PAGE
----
Star Refrigeration will present a paper at the IOR’s Tech Talk webinar taking place on 15th April 2021 at 4pm. The anticipated event is set to attract sector professionals with its panel of six refrigeration specialists.
With a focus on energy saving technology, Dr Rob Lamb will be joining the expert panel to discuss ‘The future of refrigerants with GWP of less than 150’. The event showcases several individuals, including Geoff Mills of Epta and Damian Wiszniewski of Samsung who will discuss and explore which ultra-low GWP refrigerants they believe will be available and suitable for use in their sector.
Dr Lamb said, “Star Refrigeration has a long-established relationship with The Institute of Refrigeration and it’s always an honour to take part in their events. With years of experience designing and manufacturing systems which utilise low GWP refrigerants, I’m excited to share my paper with the participants of the upcoming Tech Talk.”
During the webinar Dr Lamb each member of the panel will present their considerations for choosing refrigerants with little to no global warming potential in a variety of settings such as commercial refrigeration, plug in cabinets and transport refrigeration. Dr Lamb’s paper places industrial refrigeration in the spotlight , highlighting ammonia and carbon dioxide as the leading low GWP refrigerants for the sector.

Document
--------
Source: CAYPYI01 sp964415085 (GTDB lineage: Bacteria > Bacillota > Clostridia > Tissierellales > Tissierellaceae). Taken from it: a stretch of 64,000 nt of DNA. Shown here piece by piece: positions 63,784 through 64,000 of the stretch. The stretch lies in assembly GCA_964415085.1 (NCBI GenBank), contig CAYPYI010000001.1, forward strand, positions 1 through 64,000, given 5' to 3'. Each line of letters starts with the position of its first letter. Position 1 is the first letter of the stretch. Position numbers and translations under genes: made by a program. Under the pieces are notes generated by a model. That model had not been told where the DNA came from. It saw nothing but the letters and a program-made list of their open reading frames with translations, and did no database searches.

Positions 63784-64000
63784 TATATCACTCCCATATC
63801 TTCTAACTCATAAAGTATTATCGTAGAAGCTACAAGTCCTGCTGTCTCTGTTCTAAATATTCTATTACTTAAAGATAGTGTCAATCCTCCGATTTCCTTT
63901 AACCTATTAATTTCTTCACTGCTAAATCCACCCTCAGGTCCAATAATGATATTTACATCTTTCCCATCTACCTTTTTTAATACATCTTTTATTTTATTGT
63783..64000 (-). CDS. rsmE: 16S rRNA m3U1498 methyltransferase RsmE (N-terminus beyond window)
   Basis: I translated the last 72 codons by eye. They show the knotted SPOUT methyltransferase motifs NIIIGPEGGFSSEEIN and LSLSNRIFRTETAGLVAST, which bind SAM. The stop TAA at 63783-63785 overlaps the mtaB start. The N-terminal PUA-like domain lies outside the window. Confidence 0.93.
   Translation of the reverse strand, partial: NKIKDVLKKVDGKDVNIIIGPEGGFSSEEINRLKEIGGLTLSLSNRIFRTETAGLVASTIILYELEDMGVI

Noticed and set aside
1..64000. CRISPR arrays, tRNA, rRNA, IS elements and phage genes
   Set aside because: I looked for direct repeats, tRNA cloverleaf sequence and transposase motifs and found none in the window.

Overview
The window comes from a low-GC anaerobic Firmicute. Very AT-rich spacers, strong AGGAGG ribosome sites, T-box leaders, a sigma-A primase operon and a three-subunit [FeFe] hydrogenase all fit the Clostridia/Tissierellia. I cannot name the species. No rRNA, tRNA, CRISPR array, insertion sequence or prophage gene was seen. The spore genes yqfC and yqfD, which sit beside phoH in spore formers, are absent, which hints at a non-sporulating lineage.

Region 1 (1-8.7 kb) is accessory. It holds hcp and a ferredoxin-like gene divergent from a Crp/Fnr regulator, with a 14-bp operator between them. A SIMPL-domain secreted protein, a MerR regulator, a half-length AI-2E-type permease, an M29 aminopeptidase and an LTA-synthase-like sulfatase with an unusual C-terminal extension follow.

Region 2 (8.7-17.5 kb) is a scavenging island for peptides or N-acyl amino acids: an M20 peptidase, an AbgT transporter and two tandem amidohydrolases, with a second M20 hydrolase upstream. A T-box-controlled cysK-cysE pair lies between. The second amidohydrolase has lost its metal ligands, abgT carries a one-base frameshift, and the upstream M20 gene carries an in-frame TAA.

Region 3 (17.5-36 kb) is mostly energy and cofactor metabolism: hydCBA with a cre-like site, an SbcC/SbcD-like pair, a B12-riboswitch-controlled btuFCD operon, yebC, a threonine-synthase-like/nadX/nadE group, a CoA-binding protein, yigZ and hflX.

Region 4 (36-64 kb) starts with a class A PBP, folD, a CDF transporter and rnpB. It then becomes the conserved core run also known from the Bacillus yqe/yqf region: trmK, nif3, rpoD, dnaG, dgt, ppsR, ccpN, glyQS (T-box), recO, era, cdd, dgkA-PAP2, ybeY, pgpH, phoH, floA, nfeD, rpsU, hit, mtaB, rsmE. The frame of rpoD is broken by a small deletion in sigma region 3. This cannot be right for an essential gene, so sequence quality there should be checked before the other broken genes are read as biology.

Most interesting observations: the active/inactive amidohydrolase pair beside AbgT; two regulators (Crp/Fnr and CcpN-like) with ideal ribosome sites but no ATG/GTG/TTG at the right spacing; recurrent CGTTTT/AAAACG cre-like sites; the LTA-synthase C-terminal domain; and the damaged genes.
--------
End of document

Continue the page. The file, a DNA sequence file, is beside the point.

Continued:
Following the presentations there will be a panel discussion and then questions will be welcomed from the audience.
As global industry heads towards net zero, refrigerants will play a crucial role. The main environmental concerns is global warming potential, which has now led to the phase down of high GWP hydrofluorocarbons (HFCs). Carbon dioxide and ammonia offer suitable natural alternatives to these synthetic refrigerants, with GWPs of 1 and 0, respectively.
Ammonia has been traditionally used for large scale industrial plants including cold storage and food production. Dr Lamb’s paper will talk about recent developments in reducing system charge and the move to packaged ammonia systems.
Carbon dioxide systems are now found in a growing number of applications including supermarkets, food manufacturing, temperature controlled storage and ice rinks. Dr Lamb will discuss how improving system efficiency is a key focus area for future development.He added, “We’ve seen interest in ammonia and CO2 grow in the past few years, and with good reason. They give long term certainty of refrigerant availability and cost. Both also offer good opportunities for improved efficiency and heat recovery.
The Institute of Refrigeration brings together engineers from all over the world to promote technology and science for the public benefit. Encouraging research and innovation, the organisation hosts a number of annual events to promote the sharing of knowledge and networking across the mechanical refrigeration workforce.